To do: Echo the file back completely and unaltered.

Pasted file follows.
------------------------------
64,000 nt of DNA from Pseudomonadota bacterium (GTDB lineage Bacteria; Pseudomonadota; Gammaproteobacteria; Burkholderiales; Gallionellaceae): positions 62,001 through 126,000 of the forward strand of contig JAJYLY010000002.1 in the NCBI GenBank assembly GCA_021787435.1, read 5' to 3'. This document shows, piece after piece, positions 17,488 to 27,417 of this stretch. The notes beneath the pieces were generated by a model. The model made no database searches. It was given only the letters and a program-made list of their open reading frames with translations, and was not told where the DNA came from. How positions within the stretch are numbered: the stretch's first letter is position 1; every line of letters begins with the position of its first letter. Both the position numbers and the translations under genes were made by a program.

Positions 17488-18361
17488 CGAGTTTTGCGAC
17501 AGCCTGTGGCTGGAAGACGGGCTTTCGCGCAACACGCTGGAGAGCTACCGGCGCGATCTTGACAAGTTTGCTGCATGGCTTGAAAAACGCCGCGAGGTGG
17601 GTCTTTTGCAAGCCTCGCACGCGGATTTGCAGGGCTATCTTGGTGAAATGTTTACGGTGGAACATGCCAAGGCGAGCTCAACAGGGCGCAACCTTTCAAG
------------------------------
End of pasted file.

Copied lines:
64,000 nt of DNA from Pseudomonadota bacterium (GTDB lineage Bacteria; Pseudomonadota; Gammaproteobacteria; Burkholderiales; Gallionellaceae): positions 62,001 through 126,000 of the forward strand of contig JAJYLY010000002.1 in the NCBI GenBank assembly GCA_021787435.1, read 5' to 3'. This document shows, piece after piece, positions 17,488 to 27,417 of this stretch. The notes beneath the pieces were generated by a model. The model made no database searches. It was given only the letters and a program-made list of their open reading frames with translations, and was not told where the DNA came from. How positions within the stretch are numbered: the stretch's first letter is position 1; every line of letters begins with the position of its first letter. Both the position numbers and the translations under genes were made by a program.

Positions 17488-18361
17488 CGAGTTTTGCGAC
17501 AGCCTGTGGCTGGAAGACGGGCTTTCGCGCAACACGCTGGAGAGCTACCGGCGCGATCTTGACAAGTTTGCTGCATGGCTTGAAAAACGCCGCGAGGTGG
17601 GTCTTTTGCAAGCCTCGCACGCGGATTTGCAGGGCTATCTTGGTGAAATGTTTACGGTGGAACATGCCAAGGCGAGCTCAACAGGGCGCAACCTTTCAAG